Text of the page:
The potential for North Korea to destroy critical infrastructure without a nuclear weapon has largely been ignored, yet Pyongyang has the cyber capability to cause serious damage. In 2014, a cyber attack on Sony Pictures destroyed files and leaked e-mails online. The US blamed North Korea for it. Overall, North Korea’s isolation makes it hard for the US to come up with an effective strategy to counter its cyber attacks.


We ignore Iran at our peril

Iran’s cyber capability is the focus of a detailed study called “Iran’s Cyber Threat,” to be published soon by Collin Anderson and Karim Sadjadpour of the Carnegie Endowment for International Peace. It describes a country that, although “third tier” on the cyberthreat matrix, can still do considerable damage. […] The United States, with its relatively open systems, can be an easy target.


Nato to re-establish Cold War-era command post as Russian submarines increase activity around undersea cables

The apparent Russian focus on the cables, which provide internet and other communications connections to North America and Europe, could give the Kremlin the power to sever or tap into vital data lines, the officials said. Russian submarine activity has increased to levels unseen since the Cold War, they said, sparking hunts in recent months for the elusive watercraft.


Vietnam army reveals 10,000-strong cyber warfare unit

“The Central Military Commission is very interested in building up a standing force to counter the wrong viewpoints,” he said, referring to the party’s branch in the military. He added that the military would work with internal security and other forces in Vietnam to build a specialised cyber warfare force. “I see other countries declaring that there is a real cyber war,” he said. “Therefore in every hour, minute, and second we must be ready to fight proactively against the wrong views.”


Researchers Develop New Security Method for AI to Keep Data Private

Researchers claim that the model is guaranteed to reveal only limited information each data subject. “Previously you needed one party with unrestricted access to all the data. Our new method enables learning accurate models, for example, using data on user devices without the need to reveal private information to any outsider,” assistant professor Antti Honkela of the University of Helsinki says.


Internal FCC Report Shows Republican Net Neutrality Narrative Is False

But internal FCC documents obtained by Motherboard using a Freedom of Information Act request show that the independent, nonpartisan FCC Office of Inspector General—acting on orders from Congressional Republicans—investigated the claim that Obama interfered with the FCC’s net neutrality process and found it was nonsense. This Republican narrative of net neutrality as an Obama-led takeover of the internet, then, was wholly refuted by an independent investigation and its findings were not made public prior to Thursday’s vote.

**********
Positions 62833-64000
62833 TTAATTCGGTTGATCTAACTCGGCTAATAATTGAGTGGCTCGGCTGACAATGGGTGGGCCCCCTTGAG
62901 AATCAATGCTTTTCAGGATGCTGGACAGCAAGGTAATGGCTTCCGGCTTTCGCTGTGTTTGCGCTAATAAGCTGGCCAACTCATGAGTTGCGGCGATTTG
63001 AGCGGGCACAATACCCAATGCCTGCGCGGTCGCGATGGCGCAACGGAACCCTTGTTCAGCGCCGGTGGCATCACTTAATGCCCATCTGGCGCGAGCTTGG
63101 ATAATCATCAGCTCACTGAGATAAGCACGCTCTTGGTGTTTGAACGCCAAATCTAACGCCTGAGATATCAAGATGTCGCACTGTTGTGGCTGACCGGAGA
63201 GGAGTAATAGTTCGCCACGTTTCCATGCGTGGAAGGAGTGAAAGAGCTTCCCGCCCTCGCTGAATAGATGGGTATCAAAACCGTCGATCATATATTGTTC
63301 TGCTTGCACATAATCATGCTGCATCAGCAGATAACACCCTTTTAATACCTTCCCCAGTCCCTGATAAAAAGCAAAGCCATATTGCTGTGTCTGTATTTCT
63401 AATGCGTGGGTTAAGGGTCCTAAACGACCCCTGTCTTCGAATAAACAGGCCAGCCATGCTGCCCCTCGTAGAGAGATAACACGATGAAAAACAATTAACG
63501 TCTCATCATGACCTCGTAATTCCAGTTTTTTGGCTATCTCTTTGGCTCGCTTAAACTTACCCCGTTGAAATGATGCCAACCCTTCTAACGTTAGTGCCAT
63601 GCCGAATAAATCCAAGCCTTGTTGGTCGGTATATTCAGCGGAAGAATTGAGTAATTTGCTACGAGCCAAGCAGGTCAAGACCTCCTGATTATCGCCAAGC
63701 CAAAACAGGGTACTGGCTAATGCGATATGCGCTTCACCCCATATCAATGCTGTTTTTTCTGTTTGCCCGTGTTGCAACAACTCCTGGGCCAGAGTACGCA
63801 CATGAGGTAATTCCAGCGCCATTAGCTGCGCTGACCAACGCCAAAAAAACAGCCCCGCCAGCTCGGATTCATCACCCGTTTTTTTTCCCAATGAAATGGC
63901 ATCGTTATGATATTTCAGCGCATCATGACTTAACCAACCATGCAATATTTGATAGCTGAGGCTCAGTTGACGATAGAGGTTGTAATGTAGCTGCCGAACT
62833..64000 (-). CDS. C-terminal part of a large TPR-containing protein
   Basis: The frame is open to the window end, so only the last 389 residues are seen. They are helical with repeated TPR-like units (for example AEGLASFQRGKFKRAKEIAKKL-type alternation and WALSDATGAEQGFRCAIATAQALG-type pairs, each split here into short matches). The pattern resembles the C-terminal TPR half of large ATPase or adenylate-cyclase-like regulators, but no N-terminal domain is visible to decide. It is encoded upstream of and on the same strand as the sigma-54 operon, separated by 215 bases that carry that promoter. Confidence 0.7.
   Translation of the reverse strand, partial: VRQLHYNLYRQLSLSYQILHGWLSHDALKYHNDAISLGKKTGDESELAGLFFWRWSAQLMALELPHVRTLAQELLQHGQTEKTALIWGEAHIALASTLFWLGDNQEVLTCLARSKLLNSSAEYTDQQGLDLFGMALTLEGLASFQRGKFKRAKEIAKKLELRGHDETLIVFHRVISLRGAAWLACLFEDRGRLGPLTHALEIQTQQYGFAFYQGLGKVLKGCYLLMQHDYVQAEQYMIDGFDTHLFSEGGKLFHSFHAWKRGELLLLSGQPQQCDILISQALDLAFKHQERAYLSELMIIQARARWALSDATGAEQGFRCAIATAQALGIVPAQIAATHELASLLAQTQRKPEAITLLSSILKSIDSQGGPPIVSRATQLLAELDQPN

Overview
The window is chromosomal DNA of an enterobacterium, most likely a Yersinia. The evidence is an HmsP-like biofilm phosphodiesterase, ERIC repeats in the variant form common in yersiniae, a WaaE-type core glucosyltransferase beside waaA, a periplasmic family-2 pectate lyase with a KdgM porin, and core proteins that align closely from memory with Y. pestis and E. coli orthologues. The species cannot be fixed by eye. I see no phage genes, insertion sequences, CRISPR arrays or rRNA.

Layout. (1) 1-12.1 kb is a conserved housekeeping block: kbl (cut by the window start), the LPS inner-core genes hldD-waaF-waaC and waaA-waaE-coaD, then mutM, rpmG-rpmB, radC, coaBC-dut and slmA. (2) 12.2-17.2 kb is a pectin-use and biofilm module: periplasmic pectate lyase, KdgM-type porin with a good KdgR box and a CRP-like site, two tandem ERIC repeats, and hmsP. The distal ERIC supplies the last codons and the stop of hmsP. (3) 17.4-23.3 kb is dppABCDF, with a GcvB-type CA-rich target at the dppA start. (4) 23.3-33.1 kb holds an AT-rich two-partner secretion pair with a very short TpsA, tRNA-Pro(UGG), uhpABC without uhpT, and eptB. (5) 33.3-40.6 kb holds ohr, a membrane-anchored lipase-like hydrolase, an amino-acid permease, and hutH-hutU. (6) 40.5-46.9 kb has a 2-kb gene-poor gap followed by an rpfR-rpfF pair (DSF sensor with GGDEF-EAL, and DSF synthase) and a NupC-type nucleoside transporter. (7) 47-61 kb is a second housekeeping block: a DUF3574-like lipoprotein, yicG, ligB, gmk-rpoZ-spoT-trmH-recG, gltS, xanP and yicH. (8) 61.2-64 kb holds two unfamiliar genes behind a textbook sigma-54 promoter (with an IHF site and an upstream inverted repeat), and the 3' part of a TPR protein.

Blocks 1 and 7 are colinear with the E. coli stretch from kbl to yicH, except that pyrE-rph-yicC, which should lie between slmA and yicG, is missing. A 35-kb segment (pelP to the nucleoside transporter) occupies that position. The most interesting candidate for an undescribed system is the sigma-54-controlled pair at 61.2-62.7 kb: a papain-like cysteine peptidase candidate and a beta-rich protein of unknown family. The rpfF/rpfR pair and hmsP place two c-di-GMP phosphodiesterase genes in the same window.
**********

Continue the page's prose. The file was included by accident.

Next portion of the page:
US capital’s surveillance cam network allegedly hijacked by Romanian ransomware suspects

Graham described how around January 9, 2017, and January 12, 2017, the pair, as part of an alleged ransomware scheme, took control of the networked Windows computers used by the Washington DC Metropolitan Police to run their traffic cameras. On January 12, having recognized that some of the cameras were offline, DC police IT staff and a Secret Service agent used Remote Desktop Protocol (RDP) software to connect to one of the servers controlling the cameras.


Spoofed Emails from Supposedly Corporate Printer Vendors Install Backdoor

These emails are supposed to be sent by commonly used printer and scanner brands, which is why nobody tends to suspect foul play. The attachments in the spoofed emails contain malware. […] The emails contain very regular and normal looking subject lines such as Scanned from HO, Scanned from Canon or Scanned from Epson, etc. Cybercrooks have modified extension and file names and hidden the malicious coding in such a way that email antivirus software cannot detect them.


Hackers phishing Facebook addicts this holiday season

Malwarebytes researchers are reporting that cybercriminals are using these fake landing pages as bait in phishing scams that say the person has lost access to Facebook, but this can be regained using the common “Login with Facebook,” method used by many valid websites. It’s not lost on attackers that the average Facebook user spends 55 minutes per day on the social media site, which partly explains the recent onslaught of malicious landing pages warning the possibility of losing a Facebook account.